• Cheryl Libutti

Assembling a Grab and Go Binder.

Watching the news this fall was a great reminder of the importance of being prepared: the hurricanes, wildfires, floods, and disasters created by man were scary and heartbreaking to watch unfold.

I am kind of a preparedness junkie and have been learning all I can about supplies to have on hand, food, tools, clothing, plans, etc that would keep my family better able to weather a short or long term emergency. I'm putting this all together in hopes of doing a nice Emergency Preparedness series of posts in September, which is the CDC's Emergency Preparedness month.

In the meantime, the easiest thing for me to start with was making a Grab and Go Binder. This binder contains all the official information needed to take with me in a hurry and keep safe. It covers identification, financial paperwork, auto, home and legal documents. Luckily, I had most of these assembled in a firesafe in my home, but they were kind of jumbled up and in a bunch of worn out envelopes.

I gathered my supplies, which I had on hand: a binder, page protectors, and some rainbow-colored dividers left over from one of my daughter's classes last year. (After I put all of this together, Jenna informed me that I accidentally used a binder she needs for a class later in the year. Oops.)

I emptied out my firesafe for the first time in probably over 7 years and started sorting like items together.

I found lots of interesting stuff that I could get rid of, like the gas line schematic for the house we sold in 2010. Old mortgages, duplicate papers, old legal papers that have since been updated and replaced.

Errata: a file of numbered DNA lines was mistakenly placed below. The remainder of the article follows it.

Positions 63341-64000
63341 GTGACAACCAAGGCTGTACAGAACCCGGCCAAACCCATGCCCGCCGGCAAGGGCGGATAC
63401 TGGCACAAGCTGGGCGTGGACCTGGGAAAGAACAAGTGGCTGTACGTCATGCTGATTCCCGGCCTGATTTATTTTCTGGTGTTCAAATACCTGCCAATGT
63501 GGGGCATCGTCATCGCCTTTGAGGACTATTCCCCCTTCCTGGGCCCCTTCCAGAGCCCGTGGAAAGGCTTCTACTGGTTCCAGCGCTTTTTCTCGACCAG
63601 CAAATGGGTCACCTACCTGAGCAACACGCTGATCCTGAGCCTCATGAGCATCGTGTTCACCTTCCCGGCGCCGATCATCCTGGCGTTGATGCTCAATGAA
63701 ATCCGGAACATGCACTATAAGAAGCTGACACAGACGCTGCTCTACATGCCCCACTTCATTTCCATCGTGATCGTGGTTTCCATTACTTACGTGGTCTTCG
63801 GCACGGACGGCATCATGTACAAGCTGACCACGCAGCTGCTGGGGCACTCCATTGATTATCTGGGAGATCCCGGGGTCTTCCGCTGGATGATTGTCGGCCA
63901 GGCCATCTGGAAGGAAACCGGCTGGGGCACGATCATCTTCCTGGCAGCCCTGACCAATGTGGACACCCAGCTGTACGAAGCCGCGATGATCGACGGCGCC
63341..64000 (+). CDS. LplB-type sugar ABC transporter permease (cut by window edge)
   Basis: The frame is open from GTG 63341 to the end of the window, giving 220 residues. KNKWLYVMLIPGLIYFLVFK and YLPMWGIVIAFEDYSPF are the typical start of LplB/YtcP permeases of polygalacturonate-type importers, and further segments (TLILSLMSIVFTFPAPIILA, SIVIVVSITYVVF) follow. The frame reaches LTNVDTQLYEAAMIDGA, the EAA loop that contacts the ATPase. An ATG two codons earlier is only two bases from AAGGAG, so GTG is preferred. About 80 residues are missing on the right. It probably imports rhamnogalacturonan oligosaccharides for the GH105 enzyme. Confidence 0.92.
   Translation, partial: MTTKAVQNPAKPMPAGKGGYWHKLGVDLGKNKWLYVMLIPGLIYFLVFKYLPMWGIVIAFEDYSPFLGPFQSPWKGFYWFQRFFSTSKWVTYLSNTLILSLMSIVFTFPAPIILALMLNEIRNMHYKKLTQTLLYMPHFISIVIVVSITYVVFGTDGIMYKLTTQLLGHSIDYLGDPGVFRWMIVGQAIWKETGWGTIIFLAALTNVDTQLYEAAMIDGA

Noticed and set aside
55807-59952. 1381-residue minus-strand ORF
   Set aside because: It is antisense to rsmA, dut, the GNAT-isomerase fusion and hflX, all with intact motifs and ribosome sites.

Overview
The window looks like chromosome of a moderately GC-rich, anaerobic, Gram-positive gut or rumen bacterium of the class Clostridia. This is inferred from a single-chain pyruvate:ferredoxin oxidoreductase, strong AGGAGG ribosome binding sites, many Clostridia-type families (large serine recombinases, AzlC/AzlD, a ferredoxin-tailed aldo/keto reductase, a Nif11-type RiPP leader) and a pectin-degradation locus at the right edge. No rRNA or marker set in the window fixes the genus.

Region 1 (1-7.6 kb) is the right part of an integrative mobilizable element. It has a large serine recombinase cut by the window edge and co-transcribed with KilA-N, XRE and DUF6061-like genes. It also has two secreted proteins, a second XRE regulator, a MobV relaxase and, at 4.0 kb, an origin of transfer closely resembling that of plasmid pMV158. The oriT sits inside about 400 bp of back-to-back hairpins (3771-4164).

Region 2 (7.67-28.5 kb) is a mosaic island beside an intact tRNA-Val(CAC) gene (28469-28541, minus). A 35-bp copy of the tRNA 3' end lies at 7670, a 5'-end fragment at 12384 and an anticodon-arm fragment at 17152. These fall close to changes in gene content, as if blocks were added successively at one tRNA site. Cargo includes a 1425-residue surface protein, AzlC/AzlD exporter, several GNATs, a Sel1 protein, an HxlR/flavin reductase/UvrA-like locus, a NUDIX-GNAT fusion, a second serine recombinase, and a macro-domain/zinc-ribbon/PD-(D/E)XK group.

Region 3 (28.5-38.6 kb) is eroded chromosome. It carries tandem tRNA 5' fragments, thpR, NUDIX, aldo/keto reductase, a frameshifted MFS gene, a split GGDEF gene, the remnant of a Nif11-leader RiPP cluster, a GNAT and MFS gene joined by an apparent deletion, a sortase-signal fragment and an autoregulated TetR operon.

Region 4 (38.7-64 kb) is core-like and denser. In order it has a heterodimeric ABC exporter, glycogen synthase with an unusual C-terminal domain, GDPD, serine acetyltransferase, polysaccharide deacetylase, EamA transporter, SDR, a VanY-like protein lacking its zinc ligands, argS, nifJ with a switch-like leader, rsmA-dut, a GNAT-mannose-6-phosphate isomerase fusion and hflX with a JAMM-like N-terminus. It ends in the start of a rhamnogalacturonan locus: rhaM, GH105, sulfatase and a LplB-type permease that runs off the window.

I put each item in a page protectors and sorted them by category: identification (social security cards, birth certificates), marriage certificates, baptism certificates, legal papers of ours, legal papers of others (older family members that we are serving as POA/executor), home documents, auto titles and life insurance. The binder is full, but it all fit in nicely.

Now my favorite part: the labeling!

I even made money on the deal by finding $0.55 in the bottom of the firesafe. How that got in there, I'll never know.

Here is a side view of my finished binder!

I am so happy to have this all together, safely arranged and stored and ready to grab if I ever had to leave. Labeling these papers and having them all in one spot makes them easy to access for non-emergency reasons as well: My daughter recently got her driving permit and needed to bring her Social Security card with her to DMV. We needed our Baptism certificates to serve as godparents of my nephew this past spring. We bought a car this summer and got a new title. It's great to know where these papers are and where they belong.

I ended up placing this binder back in my firesafe. I chose to keep our passports separately in a small plastic bag to reduce the bulk in the binder. Some bigger insurance folders also didn't fit in my page protectors, so they are in the bottom of the safe. I made a master contents list of what was in the safe for viewing when I am looking for something specific.

I really recommend putting one of these together at your own home. The hardest part by far is gathering all of the items you want to include... but it's worth the effort.

Now here's my funny addendum to this project: as I got to the bottom of my papers, I found two Certificates of Deposit from 2007 that I frankly don't remember buying nor cashing in. They are for a significant amount of money but unfortunately are from a bank we no longer use and they have no records available to say whether they were cashed in... the computer records don't go back that far. So after many hours on the phone, I had to send my information to the archives of this bank to see what the history of these CD's is, including when they were cashed in, if ever.

I personally have a 100% rate of finding money for clients when we go through paperwork. I'm hoping the same will happen here, but it may be that my $0.55 is what keeps my streak alive!

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